LA GRANDE — Megan Bolton has drawn comparisons — and understandably so — to a record-setting sprinter who bears a similarity in name.
“All the time,” she said of how often Jamaican Usain Bolt has been brought up to her, adding friends would add a dash or an ellipse in her name — Bolt-on or Bolt…on. “I got used to it. I think it’s kind of funny. It’s a cool reference.”
Her name, though, is not the only thing she has in common with Bolt, as the sophomore sprinter is rewriting the record books for the Eastern Oregon University women’s track and field team.
And, appropriately, she’s doing it quickly.
In the last month, Bolton has set program records in the women’s indoor 60-meter dash, the 400 and the 600. She broke the school record in the latter of the three races — which, she said, is her favorite indoor race — twice in as many weeks, and set both the 60 and 400 marks last weekend.
“I haven’t sat back and thought about it,” she said of the records. “I just don’t think of myself as anything special. Anybody could break the records. Some of it is luck. The 60 was just more ambitious, just wanting to do better anytime I ran the event.
“I think about my races, but I think about what I can do better in the next one.”
The 600, a race in which she is currently ranked second in the nation at the NAIA level, is a perfect example. She originally broke the record on Jan. 18 with a time of 1:35.95, but said in that first race, the middle lap on Boise’s 200-meter indoor track was her slowest. A week later, her goal was to be more consistent on each of the three laps.
“The second time we ran it we decided to get out hard, maintain hard, finish hard,” Bolton said.
That race she posted a time of 1:33.61, which resulted in her meeting the goal of positioning herself better in the national race in early March, which she had qualified for the prior week.
“I’ve been saying since last year I was going to be a national champ in the 600. I just wanted to set myself up for a better position and get more experience in the 600 so when I do go to nationals in it I have an idea of how I want to run it,” she said.
She most recently set records in the 60 in 7.82 seconds, and the 400 in 56.19 seconds.
Running is in Bolton’s family, as both her father, James, and her brother, Cade, competed in track and, like Megan, were sprinters.
She transitioned to the sport fully in high school after spending 10 years as a gymnast, though during middle school she both ran track and did gymnastics.
The skill built up as a gymnast aided a natural transition to being a sprinter.
“It was super easy from an efficiency standpoint — the flexibility helped you get around faster,” she said.
The only thing that hurt Bolton’s efficiency in gymnastics was an ability to stay healthy. As she put it, “I got hurt a lot,” and her primary nemesis in that regard was the balance beam.
“Beam was the event that always beat me up,” she said, adding that her biggest fear in the event was “putting my face close to the beam” on flips.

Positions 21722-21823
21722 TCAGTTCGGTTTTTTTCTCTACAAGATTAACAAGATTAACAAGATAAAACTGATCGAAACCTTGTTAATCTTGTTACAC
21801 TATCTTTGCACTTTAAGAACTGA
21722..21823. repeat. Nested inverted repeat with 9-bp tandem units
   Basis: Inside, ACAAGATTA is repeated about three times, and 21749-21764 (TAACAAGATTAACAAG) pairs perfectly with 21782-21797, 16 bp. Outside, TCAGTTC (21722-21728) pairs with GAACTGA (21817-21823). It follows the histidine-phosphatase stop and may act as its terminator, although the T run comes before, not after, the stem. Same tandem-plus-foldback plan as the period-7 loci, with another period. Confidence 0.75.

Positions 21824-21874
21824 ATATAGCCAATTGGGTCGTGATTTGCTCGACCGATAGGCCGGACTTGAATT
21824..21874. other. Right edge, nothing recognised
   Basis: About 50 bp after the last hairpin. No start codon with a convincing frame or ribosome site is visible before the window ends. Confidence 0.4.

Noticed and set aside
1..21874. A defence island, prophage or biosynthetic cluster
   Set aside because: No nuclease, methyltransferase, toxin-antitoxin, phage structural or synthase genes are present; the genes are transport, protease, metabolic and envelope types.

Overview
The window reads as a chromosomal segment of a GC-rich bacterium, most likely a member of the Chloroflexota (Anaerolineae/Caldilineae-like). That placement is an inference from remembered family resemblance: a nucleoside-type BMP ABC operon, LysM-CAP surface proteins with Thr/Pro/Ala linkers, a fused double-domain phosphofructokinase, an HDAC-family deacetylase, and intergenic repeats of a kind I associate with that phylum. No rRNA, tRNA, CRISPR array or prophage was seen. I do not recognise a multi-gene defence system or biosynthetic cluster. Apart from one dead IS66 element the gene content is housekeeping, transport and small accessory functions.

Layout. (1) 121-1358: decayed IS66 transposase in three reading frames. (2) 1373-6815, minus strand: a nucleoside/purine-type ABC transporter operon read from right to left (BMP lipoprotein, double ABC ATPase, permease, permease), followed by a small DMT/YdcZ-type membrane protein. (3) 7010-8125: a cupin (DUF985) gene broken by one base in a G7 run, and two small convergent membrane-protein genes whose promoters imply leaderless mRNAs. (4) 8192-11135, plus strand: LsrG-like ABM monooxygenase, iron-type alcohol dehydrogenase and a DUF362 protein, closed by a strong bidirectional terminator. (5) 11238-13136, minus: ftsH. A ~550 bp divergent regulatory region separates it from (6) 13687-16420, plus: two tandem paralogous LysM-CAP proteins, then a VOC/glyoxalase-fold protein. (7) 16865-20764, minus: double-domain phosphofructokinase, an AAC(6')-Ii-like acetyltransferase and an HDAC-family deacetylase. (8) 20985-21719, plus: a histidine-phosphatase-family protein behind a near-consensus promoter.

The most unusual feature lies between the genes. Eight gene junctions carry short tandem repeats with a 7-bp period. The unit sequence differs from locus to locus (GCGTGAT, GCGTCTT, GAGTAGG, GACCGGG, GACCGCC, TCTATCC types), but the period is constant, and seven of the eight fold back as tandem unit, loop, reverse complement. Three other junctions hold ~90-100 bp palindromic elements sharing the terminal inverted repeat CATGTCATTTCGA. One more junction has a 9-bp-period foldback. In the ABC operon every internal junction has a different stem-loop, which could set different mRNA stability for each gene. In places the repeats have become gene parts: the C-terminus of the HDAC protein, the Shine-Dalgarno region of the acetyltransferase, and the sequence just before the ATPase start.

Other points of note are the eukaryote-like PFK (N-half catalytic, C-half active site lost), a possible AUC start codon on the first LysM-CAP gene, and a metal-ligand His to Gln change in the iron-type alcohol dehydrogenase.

The worst injury she suffered in gymnastics was when the ligaments in her sternum “tore and popped” in a fall from the uneven bars.
The fall didn’t require surgery, she said, but did result in a lengthy recovery, which set her back from where she needed to be in gymnastics.
Bolton made the decision to focus on track full time at 14 when she entered high school, but again she had to work through injuries.
She said that during her sophomore year, “I broke my right foot and I didn’t know it was broken, and so I kept running on it and eventually I tore the ligament that connected my big toe to my second toe. I had surgery on it and there were stress fractures in both my feet because I was overcompensating.”
Even in college, Bolton’s had to battle off the injury bug. Though she was already redshirting during last spring’s outdoor season, she suffered a labrum tear and a partial rotator cuff tear.
But Bolton has shown an ability to quickly bounce back, which she attributes largely to clean eating.
“A lot of the recovery is what you’re eating and how you treat your body,” she said. “My parents, when I was at a young age, taught me that what you eat affects you. I’ve been able to see that (is true), going through so many injuries and bouncing back so quickly because I’m eating the right things, doing the rehab, all the important things — just following the rules.”
The labrum injury, EOU head track coach Ben Welch said, gave Bolton extra incentive.
“It was just a little bit of a fluke deal,” he said, “and that seemed to motivate her even more because it made her mad. She couldn’t do anything for a while. Sometimes the best way to realize how much you want to do something is to not be able to do it.”
The coach also pointed to Bolton’s work outside of the track season as reason for her breakout sophomore campaign.
“She had an excellent summer of training,” he said. “She worked hard over Christmas break. It’s easy to train hard while we’re in session. It’s what you do in the offseason that defines how good of a year you’re going to have. This didn’t just happen overnight.”
And, he added, if Bolton stays healthy and can continue to improve, there’s no limit to what she could attain, both in the indoor and outdoor season.
“She’s had really good training,” Welch said. “She gets a couple years of (good training) in, it could be interesting” to see what she accomplishes.